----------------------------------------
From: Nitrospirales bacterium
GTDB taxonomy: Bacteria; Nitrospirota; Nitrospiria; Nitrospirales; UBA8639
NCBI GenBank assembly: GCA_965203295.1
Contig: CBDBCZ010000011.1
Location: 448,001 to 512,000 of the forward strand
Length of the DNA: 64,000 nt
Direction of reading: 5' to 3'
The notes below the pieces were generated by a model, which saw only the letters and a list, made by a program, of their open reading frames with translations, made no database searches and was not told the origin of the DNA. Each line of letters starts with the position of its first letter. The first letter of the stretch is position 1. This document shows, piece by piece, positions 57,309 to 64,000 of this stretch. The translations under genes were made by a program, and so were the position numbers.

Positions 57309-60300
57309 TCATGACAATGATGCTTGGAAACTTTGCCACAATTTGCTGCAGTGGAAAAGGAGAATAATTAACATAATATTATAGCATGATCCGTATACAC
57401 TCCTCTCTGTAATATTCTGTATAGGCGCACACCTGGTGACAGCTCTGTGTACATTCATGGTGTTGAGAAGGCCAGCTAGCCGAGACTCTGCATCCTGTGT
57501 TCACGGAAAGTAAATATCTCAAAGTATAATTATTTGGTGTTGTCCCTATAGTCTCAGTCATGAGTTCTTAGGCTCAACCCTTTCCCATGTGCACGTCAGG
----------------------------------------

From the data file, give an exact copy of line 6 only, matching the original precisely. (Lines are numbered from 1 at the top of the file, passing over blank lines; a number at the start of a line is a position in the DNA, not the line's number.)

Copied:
Length of the DNA: 64,000 nt